I’ve lost the keen desire to win, so another person’s success no longer diminishes mine.  Realizing that life is not a zero-sum game I look forward to hearing your good news.

I do my best to love generously.  What am I saving it for?

The only thing I have for sure is this one breath–and that is enough to make me grateful.

The comments all of you contribute are what make this blog worth writing.  Bet I missed some of life’s important lessons, although I probably all but tripped over them.  What have you figured out so far?

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§ 16 Responses to What I’ve figured out so far.

  • craig reeder says:

    here’s what i’ve learned:
    watch this blog for words of wisdom and inspiration!

    Like

  • Judy Ransom says:

    What have I figured out so far? Learning from other people’s successes and mistakes is far less painful than trying to figure it all out on my own. Everyone needs mentors. And I’m thankful to have you as one, Adrian!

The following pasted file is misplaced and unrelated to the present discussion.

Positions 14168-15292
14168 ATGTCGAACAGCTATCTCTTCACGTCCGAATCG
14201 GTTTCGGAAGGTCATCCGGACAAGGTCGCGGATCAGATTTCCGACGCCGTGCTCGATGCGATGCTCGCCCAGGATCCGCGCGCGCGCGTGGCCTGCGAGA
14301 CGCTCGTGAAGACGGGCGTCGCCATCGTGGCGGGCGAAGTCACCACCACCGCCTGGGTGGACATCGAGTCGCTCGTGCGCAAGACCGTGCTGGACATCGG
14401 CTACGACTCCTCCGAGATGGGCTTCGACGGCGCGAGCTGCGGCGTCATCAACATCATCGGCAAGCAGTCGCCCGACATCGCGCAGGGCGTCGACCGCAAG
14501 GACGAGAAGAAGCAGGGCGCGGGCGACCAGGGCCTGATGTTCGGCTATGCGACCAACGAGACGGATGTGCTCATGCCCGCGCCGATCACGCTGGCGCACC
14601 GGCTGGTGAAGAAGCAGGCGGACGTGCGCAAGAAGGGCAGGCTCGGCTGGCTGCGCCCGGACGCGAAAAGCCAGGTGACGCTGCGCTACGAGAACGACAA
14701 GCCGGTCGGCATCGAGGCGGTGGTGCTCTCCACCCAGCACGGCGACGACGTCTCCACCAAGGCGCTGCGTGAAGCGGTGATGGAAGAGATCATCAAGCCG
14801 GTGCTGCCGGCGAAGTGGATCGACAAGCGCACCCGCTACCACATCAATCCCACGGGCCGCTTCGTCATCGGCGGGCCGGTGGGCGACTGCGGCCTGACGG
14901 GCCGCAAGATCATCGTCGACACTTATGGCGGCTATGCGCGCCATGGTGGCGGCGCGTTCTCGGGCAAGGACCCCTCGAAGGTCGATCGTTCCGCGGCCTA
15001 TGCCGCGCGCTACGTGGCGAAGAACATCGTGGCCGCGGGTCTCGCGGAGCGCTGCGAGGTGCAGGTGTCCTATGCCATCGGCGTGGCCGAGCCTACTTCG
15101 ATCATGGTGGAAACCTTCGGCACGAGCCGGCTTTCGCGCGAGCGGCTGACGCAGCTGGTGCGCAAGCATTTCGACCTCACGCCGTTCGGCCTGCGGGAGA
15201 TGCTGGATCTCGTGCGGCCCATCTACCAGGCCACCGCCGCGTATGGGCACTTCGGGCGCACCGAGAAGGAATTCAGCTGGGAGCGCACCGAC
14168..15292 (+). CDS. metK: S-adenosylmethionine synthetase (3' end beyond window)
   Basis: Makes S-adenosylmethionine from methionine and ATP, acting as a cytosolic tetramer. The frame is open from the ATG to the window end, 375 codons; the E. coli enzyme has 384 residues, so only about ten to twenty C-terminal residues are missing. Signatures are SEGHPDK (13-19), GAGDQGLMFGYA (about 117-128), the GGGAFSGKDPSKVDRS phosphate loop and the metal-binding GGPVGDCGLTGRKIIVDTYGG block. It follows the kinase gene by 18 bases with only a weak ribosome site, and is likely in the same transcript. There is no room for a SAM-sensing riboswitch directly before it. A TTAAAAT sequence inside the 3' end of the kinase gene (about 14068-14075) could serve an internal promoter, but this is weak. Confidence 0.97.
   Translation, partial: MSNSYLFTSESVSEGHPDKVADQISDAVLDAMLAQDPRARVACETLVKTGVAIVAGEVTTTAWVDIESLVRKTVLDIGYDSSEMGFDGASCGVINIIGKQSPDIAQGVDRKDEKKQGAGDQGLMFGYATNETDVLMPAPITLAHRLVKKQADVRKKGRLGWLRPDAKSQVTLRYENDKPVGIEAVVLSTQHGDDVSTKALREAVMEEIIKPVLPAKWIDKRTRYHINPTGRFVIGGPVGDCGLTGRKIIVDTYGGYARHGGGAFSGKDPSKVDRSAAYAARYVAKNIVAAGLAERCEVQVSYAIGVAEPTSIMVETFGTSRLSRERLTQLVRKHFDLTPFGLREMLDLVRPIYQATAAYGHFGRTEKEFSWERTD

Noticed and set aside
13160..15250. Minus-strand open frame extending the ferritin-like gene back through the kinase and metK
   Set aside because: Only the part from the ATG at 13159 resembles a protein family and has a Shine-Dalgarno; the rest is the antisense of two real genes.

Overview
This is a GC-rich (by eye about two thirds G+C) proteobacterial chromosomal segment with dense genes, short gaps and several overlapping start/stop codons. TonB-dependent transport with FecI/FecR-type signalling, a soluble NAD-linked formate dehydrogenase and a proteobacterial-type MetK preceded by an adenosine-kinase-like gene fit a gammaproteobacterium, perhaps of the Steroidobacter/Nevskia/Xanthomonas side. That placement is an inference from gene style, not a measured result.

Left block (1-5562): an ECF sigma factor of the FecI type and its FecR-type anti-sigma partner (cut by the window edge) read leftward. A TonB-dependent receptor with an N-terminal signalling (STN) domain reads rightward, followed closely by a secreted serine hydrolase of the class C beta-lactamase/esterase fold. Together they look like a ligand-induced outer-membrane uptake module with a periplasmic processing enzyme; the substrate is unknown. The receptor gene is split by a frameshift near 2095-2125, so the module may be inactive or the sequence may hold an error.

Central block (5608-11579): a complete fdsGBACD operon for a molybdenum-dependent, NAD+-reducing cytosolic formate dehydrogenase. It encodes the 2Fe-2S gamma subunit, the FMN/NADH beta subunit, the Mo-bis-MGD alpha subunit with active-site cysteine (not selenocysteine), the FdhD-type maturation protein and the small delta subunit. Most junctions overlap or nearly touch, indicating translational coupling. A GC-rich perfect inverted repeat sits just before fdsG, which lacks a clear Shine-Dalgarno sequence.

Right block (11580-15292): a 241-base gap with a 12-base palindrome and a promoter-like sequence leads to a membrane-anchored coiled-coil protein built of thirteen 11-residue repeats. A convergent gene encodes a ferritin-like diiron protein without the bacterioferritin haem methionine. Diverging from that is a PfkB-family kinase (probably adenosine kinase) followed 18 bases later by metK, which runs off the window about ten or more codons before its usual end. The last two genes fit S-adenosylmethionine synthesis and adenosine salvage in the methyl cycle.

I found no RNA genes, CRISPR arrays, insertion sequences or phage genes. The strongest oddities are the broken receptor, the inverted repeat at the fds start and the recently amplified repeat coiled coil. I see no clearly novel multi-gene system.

Like

  • I’ve discovered that:
    – when the choice is ‘housework’ or ‘anything else’, I always choose ‘anything else’.

    – I am always reluctant to de-decorate the Christmas tree, but as long as Tom hasn’t removed his Disney model trains from around the base I don’t have t and the season can continue another day.

    – staying chained to the computer on a sunny day is tatamount to treason against the state – of Florida, that it.

    – reduced sugar chocolate cake falls short of perfect, but it’s better than no chocolate at all!